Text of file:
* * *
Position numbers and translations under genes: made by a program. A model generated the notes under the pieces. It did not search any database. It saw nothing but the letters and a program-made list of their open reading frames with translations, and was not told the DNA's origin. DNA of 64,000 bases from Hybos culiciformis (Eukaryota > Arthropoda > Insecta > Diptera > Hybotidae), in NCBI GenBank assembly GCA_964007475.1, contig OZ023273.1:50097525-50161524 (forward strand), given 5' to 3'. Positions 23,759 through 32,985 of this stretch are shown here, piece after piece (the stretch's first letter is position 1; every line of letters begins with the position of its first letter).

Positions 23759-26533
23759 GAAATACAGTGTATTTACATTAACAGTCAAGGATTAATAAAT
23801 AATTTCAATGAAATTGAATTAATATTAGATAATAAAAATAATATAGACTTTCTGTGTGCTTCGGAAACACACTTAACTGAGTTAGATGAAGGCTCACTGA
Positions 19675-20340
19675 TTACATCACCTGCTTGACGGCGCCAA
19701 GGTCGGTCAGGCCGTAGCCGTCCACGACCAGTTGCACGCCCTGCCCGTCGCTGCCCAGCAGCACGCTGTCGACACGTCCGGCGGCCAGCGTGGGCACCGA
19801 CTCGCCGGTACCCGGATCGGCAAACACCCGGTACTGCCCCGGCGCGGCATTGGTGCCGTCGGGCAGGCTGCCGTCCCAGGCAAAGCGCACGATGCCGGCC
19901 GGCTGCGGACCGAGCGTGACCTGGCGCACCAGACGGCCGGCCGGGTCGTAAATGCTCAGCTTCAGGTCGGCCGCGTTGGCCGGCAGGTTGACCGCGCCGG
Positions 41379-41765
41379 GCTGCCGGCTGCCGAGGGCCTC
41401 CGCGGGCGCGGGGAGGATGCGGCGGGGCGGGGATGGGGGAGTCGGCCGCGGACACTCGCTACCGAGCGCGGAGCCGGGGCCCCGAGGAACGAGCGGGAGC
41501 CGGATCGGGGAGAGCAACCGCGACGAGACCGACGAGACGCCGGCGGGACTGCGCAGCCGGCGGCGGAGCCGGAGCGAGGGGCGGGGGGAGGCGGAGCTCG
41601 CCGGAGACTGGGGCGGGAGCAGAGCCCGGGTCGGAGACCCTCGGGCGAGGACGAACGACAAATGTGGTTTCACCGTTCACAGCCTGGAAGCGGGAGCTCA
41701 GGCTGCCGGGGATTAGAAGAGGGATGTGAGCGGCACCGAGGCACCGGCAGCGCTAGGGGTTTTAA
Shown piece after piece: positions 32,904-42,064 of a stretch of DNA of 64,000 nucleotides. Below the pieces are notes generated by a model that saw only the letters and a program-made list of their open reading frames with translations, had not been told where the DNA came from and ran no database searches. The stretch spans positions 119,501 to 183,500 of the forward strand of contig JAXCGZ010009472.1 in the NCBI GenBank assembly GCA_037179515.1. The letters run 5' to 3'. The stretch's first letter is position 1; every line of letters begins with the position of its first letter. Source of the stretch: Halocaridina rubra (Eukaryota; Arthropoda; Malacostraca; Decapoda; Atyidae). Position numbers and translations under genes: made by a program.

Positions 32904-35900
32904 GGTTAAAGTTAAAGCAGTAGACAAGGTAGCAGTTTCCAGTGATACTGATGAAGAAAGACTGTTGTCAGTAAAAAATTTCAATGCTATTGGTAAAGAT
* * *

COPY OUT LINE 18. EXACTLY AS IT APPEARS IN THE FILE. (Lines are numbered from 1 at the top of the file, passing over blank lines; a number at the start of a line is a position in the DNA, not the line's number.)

32904 GGTTAAAGTTAAAGCAGTAGACAAGGTAGCAGTTTCCAGTGATACTGATGAAGAAAGACTGTTGTCAGTAAAAAATTTCAATGCTATTGGTAAAGAT